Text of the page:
2006 Chevrolet Trailblazer EXT

A confusing byproduct of the rewarding Trailblazer is this sluggish EXT mammoth with no trait that resembles the driving dynamic of its instigator.

This midsize SUV was acquired as a rental vehicle with 5,000 miles on the odometer at the time of pick up. It stayed with us for 3 days. We drove approximately 700 miles. We traveled from the Bay Area to Reno and back via I-80 encountering traffic congestions, long section of hilly inclines and declines, and attempting to attack corners at “posted” freeway speed. The entire trip in the Trailblazer was with 6 average size adults. The averaged fuel consumption was 18 mpg.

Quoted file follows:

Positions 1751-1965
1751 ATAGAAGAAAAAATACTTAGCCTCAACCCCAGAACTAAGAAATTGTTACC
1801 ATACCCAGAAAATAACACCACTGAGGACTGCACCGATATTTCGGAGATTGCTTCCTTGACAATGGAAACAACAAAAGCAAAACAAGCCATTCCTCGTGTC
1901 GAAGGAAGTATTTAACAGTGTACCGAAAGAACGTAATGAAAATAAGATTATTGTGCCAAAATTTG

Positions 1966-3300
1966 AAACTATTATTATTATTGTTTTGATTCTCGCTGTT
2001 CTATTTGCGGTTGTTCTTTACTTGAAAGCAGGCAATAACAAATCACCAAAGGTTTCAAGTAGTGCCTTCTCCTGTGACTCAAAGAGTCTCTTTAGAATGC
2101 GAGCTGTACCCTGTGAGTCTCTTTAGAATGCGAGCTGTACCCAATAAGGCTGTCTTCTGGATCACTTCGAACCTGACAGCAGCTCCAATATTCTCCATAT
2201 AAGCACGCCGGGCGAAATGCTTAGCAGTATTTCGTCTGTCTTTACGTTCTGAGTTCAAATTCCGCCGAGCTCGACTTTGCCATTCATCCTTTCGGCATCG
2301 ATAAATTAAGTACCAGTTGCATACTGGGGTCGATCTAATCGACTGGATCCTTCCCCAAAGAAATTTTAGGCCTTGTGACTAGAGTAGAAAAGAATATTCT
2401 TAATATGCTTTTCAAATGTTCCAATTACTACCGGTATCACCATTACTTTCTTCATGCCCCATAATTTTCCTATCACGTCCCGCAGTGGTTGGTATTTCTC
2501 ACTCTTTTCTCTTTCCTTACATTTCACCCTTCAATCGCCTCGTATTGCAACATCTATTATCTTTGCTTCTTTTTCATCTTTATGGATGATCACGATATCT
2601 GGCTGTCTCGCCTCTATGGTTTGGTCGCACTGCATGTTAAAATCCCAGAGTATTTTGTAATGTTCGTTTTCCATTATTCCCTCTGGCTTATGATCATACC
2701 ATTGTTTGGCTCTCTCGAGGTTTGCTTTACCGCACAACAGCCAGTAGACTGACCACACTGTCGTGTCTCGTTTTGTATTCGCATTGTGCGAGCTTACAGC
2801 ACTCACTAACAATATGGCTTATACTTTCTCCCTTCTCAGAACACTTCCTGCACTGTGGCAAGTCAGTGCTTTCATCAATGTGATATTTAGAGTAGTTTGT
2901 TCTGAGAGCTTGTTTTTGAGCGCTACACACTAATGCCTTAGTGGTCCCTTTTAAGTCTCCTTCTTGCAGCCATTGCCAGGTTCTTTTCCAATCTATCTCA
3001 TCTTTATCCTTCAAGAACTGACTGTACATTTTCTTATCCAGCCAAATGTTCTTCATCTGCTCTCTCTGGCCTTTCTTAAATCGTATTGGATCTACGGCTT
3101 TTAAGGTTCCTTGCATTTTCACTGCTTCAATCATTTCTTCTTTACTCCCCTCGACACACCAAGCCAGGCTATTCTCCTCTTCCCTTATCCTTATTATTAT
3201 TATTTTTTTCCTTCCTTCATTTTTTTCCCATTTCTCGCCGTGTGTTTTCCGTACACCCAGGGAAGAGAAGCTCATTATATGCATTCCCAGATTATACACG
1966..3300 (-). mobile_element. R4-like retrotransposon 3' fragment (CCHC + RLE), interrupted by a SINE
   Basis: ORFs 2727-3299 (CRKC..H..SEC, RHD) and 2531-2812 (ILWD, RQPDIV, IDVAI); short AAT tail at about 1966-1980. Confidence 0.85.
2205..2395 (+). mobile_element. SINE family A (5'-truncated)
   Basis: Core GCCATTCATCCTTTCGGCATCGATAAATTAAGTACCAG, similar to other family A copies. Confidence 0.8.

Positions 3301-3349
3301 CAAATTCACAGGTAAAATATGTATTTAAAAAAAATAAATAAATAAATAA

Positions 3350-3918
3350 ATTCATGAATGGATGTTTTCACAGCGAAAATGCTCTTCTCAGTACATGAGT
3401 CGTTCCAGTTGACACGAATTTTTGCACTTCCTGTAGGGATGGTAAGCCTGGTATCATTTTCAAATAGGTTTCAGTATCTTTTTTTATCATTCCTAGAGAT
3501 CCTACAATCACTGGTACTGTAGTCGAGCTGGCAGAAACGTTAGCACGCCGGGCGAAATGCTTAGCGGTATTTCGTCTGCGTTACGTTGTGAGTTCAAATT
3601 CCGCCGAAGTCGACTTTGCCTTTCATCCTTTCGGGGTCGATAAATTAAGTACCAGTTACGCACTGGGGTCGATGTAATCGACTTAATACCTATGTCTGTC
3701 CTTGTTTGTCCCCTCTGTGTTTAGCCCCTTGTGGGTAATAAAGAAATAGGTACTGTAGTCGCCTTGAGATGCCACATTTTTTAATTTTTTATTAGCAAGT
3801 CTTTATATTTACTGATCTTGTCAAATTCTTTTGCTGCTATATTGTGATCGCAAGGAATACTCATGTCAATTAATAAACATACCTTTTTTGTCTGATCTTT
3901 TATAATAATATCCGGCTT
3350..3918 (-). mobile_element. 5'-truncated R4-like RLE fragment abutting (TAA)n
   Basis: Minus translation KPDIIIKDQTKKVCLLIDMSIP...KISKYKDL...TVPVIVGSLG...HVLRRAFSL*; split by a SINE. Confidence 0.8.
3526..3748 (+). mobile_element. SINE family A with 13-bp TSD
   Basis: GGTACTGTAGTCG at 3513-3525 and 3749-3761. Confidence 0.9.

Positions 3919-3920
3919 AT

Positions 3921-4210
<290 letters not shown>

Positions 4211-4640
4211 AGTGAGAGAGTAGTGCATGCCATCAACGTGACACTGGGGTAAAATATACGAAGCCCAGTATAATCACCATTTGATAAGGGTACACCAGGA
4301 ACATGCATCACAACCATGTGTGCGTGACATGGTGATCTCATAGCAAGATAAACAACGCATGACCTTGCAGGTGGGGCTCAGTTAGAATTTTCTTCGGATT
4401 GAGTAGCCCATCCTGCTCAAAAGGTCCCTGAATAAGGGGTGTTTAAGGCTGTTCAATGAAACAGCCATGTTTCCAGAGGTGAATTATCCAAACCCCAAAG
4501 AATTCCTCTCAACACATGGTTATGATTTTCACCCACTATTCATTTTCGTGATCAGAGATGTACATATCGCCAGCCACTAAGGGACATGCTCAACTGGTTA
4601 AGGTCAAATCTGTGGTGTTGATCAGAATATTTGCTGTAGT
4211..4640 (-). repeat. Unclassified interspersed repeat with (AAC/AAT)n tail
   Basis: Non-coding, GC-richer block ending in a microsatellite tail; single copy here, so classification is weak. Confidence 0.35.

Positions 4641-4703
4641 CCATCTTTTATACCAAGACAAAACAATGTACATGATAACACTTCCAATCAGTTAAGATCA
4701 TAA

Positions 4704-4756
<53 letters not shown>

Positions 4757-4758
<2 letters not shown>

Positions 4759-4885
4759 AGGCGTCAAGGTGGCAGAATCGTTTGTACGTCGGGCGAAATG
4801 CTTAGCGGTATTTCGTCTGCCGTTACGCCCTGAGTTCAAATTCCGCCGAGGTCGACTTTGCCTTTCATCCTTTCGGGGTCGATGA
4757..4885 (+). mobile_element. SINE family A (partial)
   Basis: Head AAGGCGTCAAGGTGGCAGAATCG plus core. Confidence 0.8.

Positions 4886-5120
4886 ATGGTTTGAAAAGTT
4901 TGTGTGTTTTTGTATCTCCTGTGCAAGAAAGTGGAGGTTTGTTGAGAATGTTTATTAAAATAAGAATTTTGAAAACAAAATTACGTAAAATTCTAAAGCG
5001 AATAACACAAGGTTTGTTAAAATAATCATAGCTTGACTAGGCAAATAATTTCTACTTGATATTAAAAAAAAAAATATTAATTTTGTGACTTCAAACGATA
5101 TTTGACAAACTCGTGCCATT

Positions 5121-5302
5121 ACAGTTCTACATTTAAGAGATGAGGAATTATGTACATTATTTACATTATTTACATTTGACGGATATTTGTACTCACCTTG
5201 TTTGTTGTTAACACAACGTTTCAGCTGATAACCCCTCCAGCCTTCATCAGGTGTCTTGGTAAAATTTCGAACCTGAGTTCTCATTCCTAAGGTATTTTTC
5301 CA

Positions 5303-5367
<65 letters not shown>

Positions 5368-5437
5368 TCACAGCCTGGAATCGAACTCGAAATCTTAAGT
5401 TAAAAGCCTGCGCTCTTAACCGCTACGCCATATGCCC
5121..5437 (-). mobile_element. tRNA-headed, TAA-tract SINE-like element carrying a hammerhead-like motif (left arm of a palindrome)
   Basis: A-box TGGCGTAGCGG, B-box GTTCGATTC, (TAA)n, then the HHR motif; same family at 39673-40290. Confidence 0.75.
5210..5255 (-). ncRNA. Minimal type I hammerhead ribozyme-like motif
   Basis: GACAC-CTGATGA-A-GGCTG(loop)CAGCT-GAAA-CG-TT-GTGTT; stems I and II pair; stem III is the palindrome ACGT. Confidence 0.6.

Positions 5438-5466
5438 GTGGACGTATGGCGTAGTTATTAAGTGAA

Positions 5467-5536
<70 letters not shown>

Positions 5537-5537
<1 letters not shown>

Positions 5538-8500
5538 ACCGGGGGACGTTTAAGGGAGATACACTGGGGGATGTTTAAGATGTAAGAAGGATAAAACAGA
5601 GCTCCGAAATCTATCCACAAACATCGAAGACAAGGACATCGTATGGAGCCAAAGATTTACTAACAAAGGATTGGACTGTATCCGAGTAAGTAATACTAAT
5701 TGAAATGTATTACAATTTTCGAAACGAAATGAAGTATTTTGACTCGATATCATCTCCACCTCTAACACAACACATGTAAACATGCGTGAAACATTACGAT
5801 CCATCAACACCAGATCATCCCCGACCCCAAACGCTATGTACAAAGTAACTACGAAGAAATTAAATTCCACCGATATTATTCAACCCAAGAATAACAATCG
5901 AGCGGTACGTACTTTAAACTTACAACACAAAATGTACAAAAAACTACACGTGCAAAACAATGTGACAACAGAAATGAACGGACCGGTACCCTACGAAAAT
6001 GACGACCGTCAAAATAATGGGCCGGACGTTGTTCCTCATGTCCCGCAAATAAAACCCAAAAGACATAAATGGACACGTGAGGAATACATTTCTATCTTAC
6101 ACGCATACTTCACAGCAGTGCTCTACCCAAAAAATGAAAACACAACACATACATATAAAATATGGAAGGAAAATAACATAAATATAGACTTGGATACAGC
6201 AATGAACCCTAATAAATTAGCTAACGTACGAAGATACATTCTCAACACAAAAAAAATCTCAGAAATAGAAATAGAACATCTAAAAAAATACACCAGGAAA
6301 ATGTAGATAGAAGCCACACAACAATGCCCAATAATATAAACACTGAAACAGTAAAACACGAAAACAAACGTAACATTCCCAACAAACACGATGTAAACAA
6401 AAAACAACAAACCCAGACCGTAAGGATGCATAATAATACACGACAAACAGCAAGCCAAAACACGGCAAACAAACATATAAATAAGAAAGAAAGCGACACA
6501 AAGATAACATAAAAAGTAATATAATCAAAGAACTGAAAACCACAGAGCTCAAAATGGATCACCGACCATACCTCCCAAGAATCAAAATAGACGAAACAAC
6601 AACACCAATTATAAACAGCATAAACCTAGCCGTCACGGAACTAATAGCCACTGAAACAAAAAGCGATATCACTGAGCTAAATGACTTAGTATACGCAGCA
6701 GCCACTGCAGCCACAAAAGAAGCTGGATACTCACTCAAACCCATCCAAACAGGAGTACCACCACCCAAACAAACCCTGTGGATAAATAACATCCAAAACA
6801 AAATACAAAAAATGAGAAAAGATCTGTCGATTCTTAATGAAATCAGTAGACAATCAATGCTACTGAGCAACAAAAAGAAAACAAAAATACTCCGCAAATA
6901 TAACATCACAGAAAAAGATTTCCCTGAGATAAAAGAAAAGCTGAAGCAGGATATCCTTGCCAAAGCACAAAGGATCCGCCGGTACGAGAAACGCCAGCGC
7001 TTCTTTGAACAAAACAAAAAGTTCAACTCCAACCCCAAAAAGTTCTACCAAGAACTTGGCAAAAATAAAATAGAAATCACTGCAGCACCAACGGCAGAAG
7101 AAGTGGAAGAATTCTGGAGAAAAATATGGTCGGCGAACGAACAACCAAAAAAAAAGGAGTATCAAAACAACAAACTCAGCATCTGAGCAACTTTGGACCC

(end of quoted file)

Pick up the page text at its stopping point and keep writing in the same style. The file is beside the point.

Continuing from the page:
General Motor introduced the brand new Chevrolet Trailblazer in 2002 to replace the aging Blazer. GM continuously reveal the standard wheelbase Trailblazer equivalent models in its lineup since its introduction but with different equipment and aesthetic packages – models included Buick Rainer, GMC Envoy, Isuzu Ascender, Oldsmobile Bravada, and Saab 9-7x. The standard and available engines are 4.2L inline 6, and 5.3L V8. The TrailBlazer remains its fundamental since its introduction without major changes. The tester is the EXT LS trim, which has extended-length chassis, with the standard 4.2L Vortech I-6 engine. The engine is longitudinally mounted, driving the 4 speed automatic O/D transmission (GM’s Hydro-Matic 4L60-E). The engine power is then transmitted to the electrically controlled four-wheel drive transfer case to divert engine power to the proper wheels depending on pavement conditions. The Michigan built engine pumps out 291hp@6,000rpm and 277Ib-ft of torque @ 4,800rpm. GM claims that 90% of the maximum torque output is available from 1,600 to 5,600rpm. Traction is provided by a set of P245/65R17 Continental Contitrac TR tires. The body-on-frame chassis (GMT370) is supported by independent coil spring-over-shocks, short and long arms suspension with stabilizer bar in the front; the rears are multilink rigid axle suspension with separated coil springs and shocks. Stopping power is generated by four-wheel ventilated disc brakes with ABS.